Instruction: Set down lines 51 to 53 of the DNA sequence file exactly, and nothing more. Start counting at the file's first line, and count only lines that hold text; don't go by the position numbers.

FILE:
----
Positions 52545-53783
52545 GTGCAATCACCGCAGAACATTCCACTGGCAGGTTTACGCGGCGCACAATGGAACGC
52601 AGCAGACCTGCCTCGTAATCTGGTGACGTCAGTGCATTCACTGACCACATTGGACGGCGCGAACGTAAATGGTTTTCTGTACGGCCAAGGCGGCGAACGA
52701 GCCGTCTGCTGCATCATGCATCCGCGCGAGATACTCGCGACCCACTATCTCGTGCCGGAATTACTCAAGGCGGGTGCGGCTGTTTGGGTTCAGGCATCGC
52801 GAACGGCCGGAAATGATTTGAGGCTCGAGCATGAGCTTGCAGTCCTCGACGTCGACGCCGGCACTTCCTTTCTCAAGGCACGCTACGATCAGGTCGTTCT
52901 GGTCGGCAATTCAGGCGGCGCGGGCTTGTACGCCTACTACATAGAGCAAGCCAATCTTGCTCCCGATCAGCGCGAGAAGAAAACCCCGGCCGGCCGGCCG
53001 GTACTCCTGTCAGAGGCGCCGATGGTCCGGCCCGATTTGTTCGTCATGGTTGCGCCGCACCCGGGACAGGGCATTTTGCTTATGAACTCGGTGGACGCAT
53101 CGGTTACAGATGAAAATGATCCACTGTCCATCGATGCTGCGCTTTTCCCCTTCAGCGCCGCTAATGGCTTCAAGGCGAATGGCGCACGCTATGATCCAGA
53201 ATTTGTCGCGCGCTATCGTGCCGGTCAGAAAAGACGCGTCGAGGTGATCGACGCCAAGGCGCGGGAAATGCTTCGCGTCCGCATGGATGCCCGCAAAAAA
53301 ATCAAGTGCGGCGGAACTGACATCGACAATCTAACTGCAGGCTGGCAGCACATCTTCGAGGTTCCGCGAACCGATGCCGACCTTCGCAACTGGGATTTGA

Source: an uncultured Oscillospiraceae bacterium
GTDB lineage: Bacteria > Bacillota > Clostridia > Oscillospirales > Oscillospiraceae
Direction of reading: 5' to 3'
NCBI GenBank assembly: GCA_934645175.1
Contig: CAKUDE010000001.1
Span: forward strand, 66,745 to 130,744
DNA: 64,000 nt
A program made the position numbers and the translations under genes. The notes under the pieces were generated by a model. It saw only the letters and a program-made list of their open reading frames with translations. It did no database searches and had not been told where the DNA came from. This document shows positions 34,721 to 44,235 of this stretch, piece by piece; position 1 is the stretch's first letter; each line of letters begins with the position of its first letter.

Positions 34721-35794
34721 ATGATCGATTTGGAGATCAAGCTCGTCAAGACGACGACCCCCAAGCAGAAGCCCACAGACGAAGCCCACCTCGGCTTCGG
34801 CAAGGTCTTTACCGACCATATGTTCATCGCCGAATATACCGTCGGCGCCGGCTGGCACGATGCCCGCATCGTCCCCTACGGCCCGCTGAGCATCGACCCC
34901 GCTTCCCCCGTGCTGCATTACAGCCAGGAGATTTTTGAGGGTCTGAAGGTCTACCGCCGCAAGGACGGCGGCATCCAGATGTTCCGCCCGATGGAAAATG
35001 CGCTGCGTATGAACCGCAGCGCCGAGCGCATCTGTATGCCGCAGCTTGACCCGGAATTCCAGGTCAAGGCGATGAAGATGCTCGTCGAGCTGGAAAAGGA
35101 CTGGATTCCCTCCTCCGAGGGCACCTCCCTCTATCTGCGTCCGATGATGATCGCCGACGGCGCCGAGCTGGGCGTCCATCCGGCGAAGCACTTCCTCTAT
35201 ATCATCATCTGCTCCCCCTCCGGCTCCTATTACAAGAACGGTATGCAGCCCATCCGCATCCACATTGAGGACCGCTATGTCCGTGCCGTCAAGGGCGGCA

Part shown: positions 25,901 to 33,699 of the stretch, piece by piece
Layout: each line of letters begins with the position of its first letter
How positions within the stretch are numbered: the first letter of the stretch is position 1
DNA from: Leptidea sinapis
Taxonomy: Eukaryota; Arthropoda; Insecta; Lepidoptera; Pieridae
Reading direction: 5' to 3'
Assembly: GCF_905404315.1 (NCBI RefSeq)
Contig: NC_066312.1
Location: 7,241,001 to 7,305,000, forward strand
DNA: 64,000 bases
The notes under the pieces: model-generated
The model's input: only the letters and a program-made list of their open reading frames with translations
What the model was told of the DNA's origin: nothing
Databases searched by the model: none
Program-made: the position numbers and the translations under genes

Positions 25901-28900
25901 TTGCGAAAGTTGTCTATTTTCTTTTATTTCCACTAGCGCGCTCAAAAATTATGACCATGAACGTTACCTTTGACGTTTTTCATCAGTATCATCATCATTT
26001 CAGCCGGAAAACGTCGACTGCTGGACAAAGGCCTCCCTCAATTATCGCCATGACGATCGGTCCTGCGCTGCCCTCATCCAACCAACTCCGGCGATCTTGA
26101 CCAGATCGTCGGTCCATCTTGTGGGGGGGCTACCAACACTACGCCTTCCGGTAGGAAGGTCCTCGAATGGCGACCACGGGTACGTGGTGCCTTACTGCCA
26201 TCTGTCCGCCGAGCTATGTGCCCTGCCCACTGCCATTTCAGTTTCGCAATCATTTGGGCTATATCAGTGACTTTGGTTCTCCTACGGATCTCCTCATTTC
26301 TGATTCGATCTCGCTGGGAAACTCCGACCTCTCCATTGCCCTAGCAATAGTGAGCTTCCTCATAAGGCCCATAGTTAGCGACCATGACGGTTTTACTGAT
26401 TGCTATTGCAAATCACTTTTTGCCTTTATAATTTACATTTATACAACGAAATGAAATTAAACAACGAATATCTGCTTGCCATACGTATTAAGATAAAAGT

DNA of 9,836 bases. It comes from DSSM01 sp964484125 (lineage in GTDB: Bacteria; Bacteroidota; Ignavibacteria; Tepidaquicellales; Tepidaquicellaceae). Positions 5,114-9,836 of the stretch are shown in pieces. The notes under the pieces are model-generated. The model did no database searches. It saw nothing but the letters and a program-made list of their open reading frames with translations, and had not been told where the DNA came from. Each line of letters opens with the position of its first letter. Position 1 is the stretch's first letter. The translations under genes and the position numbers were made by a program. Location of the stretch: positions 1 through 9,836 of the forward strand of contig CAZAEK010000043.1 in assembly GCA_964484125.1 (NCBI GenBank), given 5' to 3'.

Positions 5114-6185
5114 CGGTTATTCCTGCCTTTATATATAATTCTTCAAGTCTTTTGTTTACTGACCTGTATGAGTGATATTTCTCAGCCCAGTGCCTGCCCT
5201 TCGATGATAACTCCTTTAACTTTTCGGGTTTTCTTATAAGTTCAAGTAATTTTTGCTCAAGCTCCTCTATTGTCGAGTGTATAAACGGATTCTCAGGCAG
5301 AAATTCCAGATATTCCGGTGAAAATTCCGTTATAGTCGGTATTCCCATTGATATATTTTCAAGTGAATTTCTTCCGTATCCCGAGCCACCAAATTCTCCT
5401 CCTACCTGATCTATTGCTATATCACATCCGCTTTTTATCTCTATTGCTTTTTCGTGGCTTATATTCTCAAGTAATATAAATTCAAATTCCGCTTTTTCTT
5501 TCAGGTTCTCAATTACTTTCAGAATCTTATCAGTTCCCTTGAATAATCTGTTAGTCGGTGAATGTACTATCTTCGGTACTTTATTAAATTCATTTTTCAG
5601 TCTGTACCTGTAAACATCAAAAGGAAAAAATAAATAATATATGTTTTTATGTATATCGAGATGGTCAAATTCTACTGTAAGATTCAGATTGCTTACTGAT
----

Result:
5201 TCGATGATAACTCCTTTAACTTTTCGGGTTTTCTTATAAGTTCAAGTAATTTTTGCTCAAGCTCCTCTATTGTCGAGTGTATAAACGGATTCTCAGGCAG
5301 AAATTCCAGATATTCCGGTGAAAATTCCGTTATAGTCGGTATTCCCATTGATATATTTTCAAGTGAATTTCTTCCGTATCCCGAGCCACCAAATTCTCCT
5401 CCTACCTGATCTATTGCTATATCACATCCGCTTTTTATCTCTATTGCTTTTTCGTGGCTTATATTCTCAAGTAATATAAATTCAAATTCCGCTTTTTCTT